‘ALL THE WAY’ IS A MUST SEE, IT REFLECTS THE POWER OF ONE PERSON TO TRANSFORM
The oval office of 1964 is now open at the Contra Costa Civic Theatre, and the “Accidental President” Lyndon B. Johnson’s re-election looms. The time is close to pass the Civil Rights Act of 1964 and the American voters are about to experience some momentous social change.
The East Bay Area premiere of the Tony Award-winning ALL THE WAY by Pulitzer-Prize winning playwright Robert Schenkkan is the powerful historical drama about President Lyndon B. Johnson's first year in office as he struggles to pass the historic Civil Rights Act. ALL THE WAY features a cast of over twenty local favorite Bay Area actors, bringing to life more than 60 historical figures including Martin Luther King, Jr., J. Edgar Hoover, and Lady Bird Johnson. ALL THE WAY runs through May 5th at the CCCT Hoffman stage in El Cerrito.
Backroom deals between the infamous and the influential take center stage in this historic drama. The play mirrors our Trump era, and at nearly three hours the story moves well like Shakespeare; all the characters fit the atmosphere. ALL THE WAY is directed by CCCT Artistic Director Marilyn Langbehn who says 1964 is a monumental year in US history and far from the end of the story. “Even now more than fifty years after he left office, Lyndon Johnson inspires hatred in some quarters and admiration and awe in others” says Langbehn.
The title is based on the slogan “All the Way With LBJ”. Like a classic Elizabethan figure the conflicted tough talking commander-in-chief takes himself into 1964 Civil Rights legislation. A King Lear bully, he enacts major social programs, faces down opponents, and wins the 1964 election in a landslide. The cast of ALL THE WAY features the terrific John Hale as LBJ and the gifted Khary L. Moye as Martin Luther King, Jr. Both actors have worked with Langbehn on previous productions; Hale as ex-President Richard Nixon in the Bay Area premiere of Frost/Nixon at Douglas Morrison Theatre, and Moye as Dr. King from CCCT’s production of The Mountaintop.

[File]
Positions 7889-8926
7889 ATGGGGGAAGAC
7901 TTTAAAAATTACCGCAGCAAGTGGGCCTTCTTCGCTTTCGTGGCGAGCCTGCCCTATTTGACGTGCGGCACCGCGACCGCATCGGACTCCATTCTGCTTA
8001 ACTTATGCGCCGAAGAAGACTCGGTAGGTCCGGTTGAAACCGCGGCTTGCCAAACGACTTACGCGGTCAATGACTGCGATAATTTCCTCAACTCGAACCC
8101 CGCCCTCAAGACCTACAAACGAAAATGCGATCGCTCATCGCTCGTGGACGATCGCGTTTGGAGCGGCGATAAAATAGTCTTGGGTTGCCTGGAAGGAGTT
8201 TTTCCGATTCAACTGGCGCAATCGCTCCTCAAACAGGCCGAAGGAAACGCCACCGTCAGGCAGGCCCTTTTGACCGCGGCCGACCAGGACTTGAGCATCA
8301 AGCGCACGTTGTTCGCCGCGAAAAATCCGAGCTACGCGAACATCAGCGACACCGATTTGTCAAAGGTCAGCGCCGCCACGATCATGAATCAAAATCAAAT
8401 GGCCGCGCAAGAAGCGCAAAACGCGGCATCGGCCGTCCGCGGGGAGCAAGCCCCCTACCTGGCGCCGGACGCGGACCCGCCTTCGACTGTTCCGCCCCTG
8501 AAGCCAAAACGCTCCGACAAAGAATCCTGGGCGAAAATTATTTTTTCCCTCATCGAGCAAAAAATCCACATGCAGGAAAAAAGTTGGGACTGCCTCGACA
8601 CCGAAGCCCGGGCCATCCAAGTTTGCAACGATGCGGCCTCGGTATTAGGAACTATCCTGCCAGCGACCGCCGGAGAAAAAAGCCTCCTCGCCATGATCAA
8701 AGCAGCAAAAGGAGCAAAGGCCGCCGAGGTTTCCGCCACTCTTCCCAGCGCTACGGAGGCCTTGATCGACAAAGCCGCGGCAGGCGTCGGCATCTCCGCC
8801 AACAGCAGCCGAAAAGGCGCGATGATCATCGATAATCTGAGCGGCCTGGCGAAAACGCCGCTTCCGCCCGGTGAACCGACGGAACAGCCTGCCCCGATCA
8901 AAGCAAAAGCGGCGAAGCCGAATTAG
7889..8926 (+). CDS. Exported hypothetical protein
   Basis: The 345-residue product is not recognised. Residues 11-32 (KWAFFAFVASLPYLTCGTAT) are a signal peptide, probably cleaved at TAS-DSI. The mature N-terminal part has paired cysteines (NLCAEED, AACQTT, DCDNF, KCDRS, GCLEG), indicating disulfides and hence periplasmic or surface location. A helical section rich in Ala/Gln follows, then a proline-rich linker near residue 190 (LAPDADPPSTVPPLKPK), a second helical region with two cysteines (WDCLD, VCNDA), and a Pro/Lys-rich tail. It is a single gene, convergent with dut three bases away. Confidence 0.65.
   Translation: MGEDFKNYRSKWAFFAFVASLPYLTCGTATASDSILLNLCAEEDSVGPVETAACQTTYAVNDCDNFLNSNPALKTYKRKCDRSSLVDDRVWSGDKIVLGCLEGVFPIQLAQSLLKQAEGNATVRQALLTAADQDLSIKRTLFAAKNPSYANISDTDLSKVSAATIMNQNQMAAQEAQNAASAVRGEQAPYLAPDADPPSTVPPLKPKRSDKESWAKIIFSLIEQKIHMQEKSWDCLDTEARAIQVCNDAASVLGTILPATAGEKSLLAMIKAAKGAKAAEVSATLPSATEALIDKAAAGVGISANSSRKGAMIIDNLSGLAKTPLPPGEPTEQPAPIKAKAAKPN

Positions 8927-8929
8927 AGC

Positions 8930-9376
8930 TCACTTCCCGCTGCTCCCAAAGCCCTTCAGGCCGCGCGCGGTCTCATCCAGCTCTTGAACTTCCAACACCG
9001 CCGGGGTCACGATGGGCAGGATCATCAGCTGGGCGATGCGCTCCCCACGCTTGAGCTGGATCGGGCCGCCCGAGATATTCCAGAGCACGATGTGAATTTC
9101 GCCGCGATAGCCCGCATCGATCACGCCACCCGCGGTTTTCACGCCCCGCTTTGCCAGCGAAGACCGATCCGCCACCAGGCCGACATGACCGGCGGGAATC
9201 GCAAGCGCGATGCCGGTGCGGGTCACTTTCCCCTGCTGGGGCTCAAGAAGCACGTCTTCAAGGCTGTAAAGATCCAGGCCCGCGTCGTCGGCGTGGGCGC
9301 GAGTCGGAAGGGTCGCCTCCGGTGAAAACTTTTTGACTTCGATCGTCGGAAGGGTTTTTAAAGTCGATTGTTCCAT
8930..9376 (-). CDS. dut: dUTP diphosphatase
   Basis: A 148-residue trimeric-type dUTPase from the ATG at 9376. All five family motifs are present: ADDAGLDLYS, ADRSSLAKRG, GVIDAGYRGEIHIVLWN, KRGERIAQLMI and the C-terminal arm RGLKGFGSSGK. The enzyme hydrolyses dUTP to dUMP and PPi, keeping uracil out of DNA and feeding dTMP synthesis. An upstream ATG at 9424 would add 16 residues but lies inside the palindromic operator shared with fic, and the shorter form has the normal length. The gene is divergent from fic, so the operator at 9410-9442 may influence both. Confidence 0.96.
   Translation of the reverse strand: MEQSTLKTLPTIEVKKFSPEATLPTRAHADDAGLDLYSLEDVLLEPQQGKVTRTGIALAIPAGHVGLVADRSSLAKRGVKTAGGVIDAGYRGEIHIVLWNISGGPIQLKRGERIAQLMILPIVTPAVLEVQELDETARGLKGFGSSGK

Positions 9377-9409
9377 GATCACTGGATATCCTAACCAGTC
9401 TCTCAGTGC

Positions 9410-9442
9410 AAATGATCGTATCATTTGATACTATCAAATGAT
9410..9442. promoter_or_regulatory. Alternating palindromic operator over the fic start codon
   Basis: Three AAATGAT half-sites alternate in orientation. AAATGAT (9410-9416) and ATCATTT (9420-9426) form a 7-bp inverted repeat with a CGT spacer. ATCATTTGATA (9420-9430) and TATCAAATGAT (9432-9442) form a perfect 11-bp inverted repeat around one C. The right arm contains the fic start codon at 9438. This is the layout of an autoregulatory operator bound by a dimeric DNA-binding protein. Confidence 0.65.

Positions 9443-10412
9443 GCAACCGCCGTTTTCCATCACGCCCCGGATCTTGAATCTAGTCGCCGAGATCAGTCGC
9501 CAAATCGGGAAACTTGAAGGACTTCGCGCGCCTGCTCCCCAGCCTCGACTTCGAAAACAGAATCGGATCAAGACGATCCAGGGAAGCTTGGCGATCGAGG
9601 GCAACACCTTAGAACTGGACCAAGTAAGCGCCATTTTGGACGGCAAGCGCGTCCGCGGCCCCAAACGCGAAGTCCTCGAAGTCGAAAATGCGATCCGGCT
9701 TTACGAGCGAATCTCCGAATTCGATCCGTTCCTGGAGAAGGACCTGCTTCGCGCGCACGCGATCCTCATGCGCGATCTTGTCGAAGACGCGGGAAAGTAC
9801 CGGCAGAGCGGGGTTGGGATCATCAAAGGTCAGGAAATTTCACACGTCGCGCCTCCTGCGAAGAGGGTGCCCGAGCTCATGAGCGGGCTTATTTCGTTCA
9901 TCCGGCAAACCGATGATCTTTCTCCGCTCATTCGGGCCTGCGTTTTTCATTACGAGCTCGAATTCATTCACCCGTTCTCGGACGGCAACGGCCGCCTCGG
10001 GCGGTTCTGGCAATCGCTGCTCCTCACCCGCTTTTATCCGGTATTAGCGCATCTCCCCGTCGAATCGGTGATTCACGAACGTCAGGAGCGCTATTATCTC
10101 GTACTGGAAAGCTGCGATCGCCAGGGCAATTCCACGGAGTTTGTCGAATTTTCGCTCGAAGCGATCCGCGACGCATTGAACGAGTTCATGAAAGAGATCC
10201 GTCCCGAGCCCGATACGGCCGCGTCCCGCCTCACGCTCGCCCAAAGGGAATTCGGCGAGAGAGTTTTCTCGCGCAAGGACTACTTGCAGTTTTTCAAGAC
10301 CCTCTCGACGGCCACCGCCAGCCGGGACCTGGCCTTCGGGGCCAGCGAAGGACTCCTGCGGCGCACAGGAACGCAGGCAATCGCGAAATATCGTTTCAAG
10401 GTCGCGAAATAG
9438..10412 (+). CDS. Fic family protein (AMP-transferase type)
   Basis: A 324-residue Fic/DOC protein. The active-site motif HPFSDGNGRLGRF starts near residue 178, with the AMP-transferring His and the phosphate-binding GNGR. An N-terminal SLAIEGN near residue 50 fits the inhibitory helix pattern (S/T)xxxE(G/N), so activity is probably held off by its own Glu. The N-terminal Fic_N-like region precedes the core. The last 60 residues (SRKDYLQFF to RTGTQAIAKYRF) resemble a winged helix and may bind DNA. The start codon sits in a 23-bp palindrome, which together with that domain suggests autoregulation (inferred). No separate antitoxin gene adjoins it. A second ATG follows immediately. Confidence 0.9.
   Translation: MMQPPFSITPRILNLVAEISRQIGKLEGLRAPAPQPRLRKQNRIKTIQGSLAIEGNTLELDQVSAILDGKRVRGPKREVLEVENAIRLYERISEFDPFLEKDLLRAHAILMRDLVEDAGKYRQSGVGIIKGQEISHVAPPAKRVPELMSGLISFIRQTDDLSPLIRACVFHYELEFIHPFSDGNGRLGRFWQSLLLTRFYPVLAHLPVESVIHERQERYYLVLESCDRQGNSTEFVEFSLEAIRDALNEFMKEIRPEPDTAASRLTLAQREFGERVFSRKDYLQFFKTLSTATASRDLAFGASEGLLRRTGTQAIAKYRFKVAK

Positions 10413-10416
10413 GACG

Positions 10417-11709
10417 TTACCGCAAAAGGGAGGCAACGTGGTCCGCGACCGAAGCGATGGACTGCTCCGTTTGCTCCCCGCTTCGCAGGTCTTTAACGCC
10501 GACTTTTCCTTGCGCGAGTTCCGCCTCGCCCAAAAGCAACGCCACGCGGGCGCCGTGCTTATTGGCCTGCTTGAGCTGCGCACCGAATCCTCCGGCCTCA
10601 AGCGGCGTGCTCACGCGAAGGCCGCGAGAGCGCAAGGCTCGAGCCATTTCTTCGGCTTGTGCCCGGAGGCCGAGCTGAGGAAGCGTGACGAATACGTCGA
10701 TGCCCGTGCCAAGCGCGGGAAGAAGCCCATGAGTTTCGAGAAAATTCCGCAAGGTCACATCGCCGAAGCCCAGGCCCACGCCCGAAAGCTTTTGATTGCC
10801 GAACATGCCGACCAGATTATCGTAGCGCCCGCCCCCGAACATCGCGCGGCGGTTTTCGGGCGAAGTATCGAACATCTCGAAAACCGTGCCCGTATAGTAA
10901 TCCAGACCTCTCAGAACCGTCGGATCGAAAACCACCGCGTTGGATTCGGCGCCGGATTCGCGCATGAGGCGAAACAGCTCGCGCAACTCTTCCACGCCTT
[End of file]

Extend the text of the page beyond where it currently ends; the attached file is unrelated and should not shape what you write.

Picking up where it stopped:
The ensemble of 21 includes some of the best local Bay Area character actors including Mick Renner as Sen. Richard Russell, the elegant Kim Donovan as Lady Bird, the dapper David Bogdonoff as Hubert Humphrey, the accomplished David Ghilardi as J. Edgar Hoover, and local favorite Michael Sally as the bully George Wallace. Some historians believe that if it weren’t for the Vietnam era LBJ would be remembered as a great president, a successor to Kennedy and FDR.